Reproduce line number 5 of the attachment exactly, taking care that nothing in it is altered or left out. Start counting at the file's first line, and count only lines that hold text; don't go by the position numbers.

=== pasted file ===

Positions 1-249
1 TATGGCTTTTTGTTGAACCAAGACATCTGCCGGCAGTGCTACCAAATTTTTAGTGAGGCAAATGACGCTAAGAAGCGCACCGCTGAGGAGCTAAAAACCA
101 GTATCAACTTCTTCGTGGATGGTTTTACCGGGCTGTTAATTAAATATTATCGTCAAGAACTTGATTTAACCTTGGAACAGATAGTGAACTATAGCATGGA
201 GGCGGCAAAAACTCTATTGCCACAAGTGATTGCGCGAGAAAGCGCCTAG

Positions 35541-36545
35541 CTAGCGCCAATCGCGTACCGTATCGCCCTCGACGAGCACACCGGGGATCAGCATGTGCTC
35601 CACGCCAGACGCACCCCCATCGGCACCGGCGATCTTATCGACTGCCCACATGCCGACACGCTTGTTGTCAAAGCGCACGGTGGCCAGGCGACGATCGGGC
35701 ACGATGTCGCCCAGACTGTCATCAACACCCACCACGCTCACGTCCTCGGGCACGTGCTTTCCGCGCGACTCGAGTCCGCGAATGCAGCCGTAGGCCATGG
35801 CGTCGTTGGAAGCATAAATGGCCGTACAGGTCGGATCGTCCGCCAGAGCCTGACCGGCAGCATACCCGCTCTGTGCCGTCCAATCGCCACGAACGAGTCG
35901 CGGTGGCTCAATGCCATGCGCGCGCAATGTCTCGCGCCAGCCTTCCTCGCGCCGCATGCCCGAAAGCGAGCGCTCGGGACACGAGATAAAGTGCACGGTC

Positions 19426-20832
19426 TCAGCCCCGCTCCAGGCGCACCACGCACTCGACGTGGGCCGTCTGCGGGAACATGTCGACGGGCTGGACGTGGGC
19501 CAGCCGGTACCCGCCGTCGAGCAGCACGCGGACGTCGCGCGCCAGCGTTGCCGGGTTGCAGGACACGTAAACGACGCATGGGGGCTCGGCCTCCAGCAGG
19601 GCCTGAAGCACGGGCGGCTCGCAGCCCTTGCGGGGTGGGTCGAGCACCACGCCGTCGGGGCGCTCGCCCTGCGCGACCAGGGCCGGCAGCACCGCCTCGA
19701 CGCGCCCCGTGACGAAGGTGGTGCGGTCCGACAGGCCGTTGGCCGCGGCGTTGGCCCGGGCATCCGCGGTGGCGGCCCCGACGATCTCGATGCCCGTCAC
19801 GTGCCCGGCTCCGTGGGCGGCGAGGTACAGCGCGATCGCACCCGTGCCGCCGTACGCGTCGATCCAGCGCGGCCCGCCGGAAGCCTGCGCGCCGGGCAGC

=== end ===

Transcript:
Positions 35541-36545